HUT is a multi-layered, elliptical structure intended for the inhabitants of Senegalese Village of Tanaf, as a place of peace and spirituality. The design concept was put together by an Italian architecture collective, KPRA, as a submission for the Kaira Looro International Architecture Competition which closed in April this year. The competition sought to challenge designers to conceptualise a community-driven spiritual center for the aforementioned village.

The collective made up of Italian architects Piergiacomo Acerboni, Andrea Redaelli, Danilo Tomasoni and Michele Amadori, explored the concept of synergy between the interior and exterior facades of the building as well the flexibility and sustainability of the structure.

Here’s their description as culled from their behance page,

HUT, a spiritual place made for the Tanaf Village in Senegal, is not just architecture. It represents the link to a culture, a spirituality and research of interiority through the synthesis between interior and exterior as well as offering new spaces for leisure and meditation that, without any religious references, evoke deep spirituality through void sublimation.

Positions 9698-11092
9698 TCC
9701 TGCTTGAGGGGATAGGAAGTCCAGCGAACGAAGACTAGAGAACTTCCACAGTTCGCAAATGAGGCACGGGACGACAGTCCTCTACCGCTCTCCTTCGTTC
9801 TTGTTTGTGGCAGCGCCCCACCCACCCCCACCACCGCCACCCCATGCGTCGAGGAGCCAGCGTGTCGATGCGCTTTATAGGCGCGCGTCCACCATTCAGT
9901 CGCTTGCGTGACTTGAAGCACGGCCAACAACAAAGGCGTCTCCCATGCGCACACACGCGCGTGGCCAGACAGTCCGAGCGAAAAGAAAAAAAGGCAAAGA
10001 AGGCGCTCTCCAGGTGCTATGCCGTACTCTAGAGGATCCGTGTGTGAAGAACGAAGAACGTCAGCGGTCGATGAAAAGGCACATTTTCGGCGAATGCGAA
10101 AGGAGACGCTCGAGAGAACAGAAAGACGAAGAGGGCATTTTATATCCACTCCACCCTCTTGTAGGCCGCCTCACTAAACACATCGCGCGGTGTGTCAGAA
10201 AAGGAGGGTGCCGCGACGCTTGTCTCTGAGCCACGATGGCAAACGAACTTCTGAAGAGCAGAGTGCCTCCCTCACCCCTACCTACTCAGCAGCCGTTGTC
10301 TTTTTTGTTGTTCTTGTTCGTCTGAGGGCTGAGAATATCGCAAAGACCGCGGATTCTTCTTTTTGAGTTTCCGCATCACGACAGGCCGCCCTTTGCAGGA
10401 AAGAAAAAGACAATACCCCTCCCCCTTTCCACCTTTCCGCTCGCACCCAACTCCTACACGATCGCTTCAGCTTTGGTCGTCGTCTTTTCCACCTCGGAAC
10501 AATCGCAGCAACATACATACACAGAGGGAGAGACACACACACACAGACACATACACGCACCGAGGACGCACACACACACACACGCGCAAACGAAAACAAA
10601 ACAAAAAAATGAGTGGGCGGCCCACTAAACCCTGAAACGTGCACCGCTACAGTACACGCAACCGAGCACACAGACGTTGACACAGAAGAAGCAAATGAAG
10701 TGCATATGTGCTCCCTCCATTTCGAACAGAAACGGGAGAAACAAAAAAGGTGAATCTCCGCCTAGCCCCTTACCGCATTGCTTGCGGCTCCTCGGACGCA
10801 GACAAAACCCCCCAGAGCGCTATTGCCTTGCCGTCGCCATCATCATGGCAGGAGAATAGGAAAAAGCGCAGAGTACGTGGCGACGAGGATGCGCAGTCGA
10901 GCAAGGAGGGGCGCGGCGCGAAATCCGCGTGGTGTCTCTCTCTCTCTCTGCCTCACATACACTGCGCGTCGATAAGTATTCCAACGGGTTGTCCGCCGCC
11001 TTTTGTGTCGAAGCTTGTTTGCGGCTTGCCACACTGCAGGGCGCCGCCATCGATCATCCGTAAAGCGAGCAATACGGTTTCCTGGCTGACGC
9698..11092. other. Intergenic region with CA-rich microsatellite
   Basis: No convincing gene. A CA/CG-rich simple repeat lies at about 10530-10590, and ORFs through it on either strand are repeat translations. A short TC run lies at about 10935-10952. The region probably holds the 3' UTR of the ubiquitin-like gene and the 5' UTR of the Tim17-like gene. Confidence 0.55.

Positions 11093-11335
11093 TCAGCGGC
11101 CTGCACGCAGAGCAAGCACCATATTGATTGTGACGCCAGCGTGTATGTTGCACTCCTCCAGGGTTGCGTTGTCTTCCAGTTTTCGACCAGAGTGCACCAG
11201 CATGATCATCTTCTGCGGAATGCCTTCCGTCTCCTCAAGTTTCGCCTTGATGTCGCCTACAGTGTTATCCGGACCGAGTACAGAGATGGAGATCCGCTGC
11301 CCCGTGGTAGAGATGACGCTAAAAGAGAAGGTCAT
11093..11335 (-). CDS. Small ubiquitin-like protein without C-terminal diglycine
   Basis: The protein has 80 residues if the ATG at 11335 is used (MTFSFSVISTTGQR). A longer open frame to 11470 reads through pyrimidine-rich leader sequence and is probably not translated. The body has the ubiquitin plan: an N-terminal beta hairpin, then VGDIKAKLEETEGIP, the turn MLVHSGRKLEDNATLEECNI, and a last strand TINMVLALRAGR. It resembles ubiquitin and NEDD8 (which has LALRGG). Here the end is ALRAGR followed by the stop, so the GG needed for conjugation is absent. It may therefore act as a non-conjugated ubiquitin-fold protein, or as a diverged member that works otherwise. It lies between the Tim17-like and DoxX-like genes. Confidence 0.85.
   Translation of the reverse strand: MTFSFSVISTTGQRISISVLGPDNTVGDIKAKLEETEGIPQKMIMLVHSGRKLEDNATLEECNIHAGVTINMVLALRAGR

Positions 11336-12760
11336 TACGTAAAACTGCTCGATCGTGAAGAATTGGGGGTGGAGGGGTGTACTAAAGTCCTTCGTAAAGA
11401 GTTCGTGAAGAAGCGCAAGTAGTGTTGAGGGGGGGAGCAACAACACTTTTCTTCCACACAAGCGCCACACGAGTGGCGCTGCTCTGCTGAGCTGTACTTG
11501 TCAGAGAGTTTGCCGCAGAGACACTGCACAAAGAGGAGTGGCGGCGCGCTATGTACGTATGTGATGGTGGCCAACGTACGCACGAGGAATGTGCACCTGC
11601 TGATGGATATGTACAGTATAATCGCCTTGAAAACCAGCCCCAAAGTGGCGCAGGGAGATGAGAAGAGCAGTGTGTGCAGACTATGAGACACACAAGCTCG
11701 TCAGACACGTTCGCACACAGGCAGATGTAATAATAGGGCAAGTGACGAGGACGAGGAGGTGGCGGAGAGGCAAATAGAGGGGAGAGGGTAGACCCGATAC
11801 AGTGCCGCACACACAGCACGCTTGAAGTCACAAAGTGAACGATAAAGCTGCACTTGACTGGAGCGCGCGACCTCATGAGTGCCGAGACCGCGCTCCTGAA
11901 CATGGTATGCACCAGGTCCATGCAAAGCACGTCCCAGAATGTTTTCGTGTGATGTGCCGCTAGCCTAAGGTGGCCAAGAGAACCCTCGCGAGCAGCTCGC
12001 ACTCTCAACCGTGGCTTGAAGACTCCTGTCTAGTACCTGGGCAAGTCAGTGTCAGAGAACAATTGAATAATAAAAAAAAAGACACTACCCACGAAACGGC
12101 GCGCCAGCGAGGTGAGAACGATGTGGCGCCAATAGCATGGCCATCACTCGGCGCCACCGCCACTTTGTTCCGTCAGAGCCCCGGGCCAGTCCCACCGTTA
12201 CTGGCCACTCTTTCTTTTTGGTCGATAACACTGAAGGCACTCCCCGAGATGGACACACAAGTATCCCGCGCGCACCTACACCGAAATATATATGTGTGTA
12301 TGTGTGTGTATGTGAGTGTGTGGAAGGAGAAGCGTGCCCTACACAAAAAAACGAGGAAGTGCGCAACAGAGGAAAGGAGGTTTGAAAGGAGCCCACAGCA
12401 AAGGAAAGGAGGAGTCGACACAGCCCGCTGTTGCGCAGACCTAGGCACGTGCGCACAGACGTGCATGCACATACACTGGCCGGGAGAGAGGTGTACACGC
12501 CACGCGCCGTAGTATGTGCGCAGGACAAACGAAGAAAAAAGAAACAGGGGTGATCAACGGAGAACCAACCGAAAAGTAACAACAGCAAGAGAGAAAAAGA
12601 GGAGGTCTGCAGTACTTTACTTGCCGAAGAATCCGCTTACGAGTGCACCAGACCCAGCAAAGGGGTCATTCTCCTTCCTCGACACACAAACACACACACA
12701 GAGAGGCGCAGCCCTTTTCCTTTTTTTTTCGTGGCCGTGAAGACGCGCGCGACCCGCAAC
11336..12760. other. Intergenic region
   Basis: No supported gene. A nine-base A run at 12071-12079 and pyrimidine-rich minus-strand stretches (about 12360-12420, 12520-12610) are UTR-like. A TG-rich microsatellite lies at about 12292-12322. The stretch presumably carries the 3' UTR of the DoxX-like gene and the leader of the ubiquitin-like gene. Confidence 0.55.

As the name stated, the project is deeply linked with the typical african dwelling as the exterior, even if porous, clearely declares through its strength while interiors are divided by elliptical brick walls in two different fluid and sinuos ambients conceived for the spiritual life of the village: the main hall and the ring.

The main hall, softly illuminated by the roof hole, is destined to community prayer and spiritual ceremonies while the ring includes paths and meditative spaces with relaxing views on the backyard. In that sense HUT is an empty space of time where past, present and future mix together, transforming the “void” into an architectural element that properly shaped gives lightness and spirituality emphasized through lines, colors and volumes.

Elements that combined with a deep sense of peace and silence transmitted by the building invite humans to an interior research under a unique and impressive roof. This choice of not providing internal subdivisions to spaces is also determinated by the possibility of quickly turn HUT into a small first aid center in case of emergency. As the challenge is to design a sustainable and culturally-driven architecture for a place with lack of materials and with low technology the strategy is focused on the use of local, recycle and handmade materials.

This choice, besides giving a traditional aspect to the building, transforming it into a symbol for the whole country able to humbly affect the landscape by marking the boundary that separates the land from the divine, involves inhabitants in the construction process, helping to increase the sense of belonging to the community.

You can view the winning entries for the competition here.

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